rooms, Hartley with 300, John Jay with 476 and restaurants adequate for all
men students, and Livingston with 300 rooms. Johnson Hall, on East Field,
with accommodations of room and board for 360 students in the graduate and
professional schools and Tompkins Hall, situated on Claremont Avenue in im-
mediate proximity to the campus, with a capacity for 100 graduate students, are
residence halls for women.

All the University residence halls, for both men and women, are under the
supervision of advisory committees appointed by the President, consisting of
University officers and assisted by committees made up of residents in the halls.

Copies of Residence Halls Announcements giving floor plans and dormitory
regulations together with application blanks will be furnished on request by
the Secretary of the University, 213 Library.

Detailed information and advice concerning desirable rooms and boarding
places in the vicinity of the campus for both men and women may be obtained
by writing to the Residence Bureau, Room M, Earl Hall.

In addition to the dining-halls in John Jay and Johnson the University main-
tains the following cafeteria restaurants (service a la carte) which furnish whole-
some food at moderate rates: The Commons (men and women) University;
Barnard Hall Lunch Room (women) Barnard Hall; Teachers College Cafeteria
(men and women) Grade Dodge Hall, 121 St. The Columbia University Press
Bookstore, located in the basement of Journalism, conducts a soda fountain
where light luncheons are served.


The Gymnasium is completely fitted with gymnastic apparatus and contains a
swimming pool, baths, rooms for rowing, fencing, boxing and wrestling, and hand-
ball courts, ft is open daily to male students of the University during the aca-
demic year, except on Sundays and legal holidays. Every student is entitled to a
physical examination by the Medical Director. On the basis of this examination,
advice is given as to the kind and amount of exercise best adapted to his needs.
Barnard Hall, of Barnard College, and Thompson Hall, of Teachers College,
are thoroughly equipped with physical training facilities for women students.



Earl Hall was given to Columbia University by the late William Earl Dodge
for the religious and social activities of the students. On the main floor, reached
by the campus entrance, are the Appointments Office, Residence Bureau, Men's
Residence Halls Office (where may also be found the Director of Earl Hall who
is in charge of social affairs on the campus), the Trophy Room and Lobby, con-
taining team pictures and trophies. On the upper floor are located offices for the
Chaplain of the University and the Director of Religious Activities, and an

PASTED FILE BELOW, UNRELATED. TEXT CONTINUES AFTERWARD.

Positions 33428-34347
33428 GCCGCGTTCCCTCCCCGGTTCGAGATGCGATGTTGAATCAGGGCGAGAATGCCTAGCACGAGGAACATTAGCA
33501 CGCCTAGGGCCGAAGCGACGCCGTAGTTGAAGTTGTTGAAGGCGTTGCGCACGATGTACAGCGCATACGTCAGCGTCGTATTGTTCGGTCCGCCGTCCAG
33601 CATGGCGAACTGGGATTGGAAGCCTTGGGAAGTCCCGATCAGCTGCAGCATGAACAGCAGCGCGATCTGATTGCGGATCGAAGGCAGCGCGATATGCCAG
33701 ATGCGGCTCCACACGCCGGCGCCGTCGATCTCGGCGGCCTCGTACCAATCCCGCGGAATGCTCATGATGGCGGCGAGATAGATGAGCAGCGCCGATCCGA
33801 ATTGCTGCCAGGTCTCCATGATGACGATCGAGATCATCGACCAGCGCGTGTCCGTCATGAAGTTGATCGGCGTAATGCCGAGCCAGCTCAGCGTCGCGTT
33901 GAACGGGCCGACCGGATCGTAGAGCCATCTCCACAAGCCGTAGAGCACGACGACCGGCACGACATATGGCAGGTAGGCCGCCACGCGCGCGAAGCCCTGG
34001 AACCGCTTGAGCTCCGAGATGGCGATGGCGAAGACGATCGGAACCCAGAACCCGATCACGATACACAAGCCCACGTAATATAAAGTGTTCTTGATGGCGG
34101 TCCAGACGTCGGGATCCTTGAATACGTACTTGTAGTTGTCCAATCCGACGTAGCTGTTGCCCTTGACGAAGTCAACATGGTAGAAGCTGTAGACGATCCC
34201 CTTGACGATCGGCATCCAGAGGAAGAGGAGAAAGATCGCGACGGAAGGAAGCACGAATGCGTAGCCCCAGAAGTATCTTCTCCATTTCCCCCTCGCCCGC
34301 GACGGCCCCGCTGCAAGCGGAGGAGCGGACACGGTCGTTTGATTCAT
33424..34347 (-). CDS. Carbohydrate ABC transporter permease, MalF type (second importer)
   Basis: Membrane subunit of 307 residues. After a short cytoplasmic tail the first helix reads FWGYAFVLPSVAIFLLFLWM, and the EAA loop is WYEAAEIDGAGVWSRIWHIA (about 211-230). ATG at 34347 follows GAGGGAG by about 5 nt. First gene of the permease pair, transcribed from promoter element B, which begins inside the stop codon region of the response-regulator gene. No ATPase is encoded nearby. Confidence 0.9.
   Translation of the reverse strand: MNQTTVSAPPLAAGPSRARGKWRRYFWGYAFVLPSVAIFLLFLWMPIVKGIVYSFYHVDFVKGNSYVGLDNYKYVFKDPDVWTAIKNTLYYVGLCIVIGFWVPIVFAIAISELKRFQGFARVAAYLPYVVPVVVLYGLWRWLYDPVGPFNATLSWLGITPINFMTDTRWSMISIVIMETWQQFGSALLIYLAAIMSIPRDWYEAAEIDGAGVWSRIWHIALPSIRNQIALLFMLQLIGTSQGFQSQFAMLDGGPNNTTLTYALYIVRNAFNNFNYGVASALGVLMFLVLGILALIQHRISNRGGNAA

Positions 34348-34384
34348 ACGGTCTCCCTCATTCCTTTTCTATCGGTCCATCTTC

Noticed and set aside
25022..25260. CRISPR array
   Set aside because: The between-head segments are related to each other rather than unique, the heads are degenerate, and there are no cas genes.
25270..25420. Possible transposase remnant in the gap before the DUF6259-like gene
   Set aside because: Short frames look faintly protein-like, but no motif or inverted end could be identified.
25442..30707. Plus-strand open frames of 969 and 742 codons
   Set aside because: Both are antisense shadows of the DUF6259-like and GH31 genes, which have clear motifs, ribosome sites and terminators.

auditorium seating 400 people which is available for student receptions and
dances. The first floor (entrance from Broadway) is occupied by the offices of
the University Medical Officer.


The University Medical Officer has direct supervision of all matters aflfecting
the health of the student body. AH cases of illness, especially communicable
diseases, must be promptly reported to him. Absence from classes due to illness
must also be reported to his office. The University Medical Officer, and the mem-
bers of his staff, hold office hours daily in Earl Hall for consultation with students.

Members of the University who need medical attention at home, and who
desire to be advised concerning private physicians, specialists and nursing care,
will receive such information upon applying at the office of the University Medi-
cal Officer.




The ninety-eighth annual session of the College of Pharmacy, open to both men
and women, will begin on Monday, September 26, 1927.

Prospective students should carefully note Rule No. 16 of the Pharmacy Laws
of the State of New York, part of which is as follows:

"c Matriculation. A matriculant of any registered school of pharmacy in
New York State must possess the 'Registered Apprentice Certificate' before
matriculation is completed. Any student who has not had practical experience
prior to entering the school or who has had experience in another State than
New York, shall be registered as an apprentice by the executive ofBcer of such

An amendment to the pharmacy statute, which becomes Chapter 338 of the
Laws of 1924, provides that a graduate of a registered school of pharmacy who
is not 2 1 years of age and who has not had the required practical experience in a
registered pharmacy, may be admitted to the examination in theoretical subjects
only and on passing the same may thereafter be required to take only the practical
examination when he has met the statutory requirements of the law. Such appli-
cant does not receive any certificate upon passing the examination and is not
granted any right or privilege because he passes the theoretical examination. A
second fee of $10.00 must be paid when taking the practical examination. The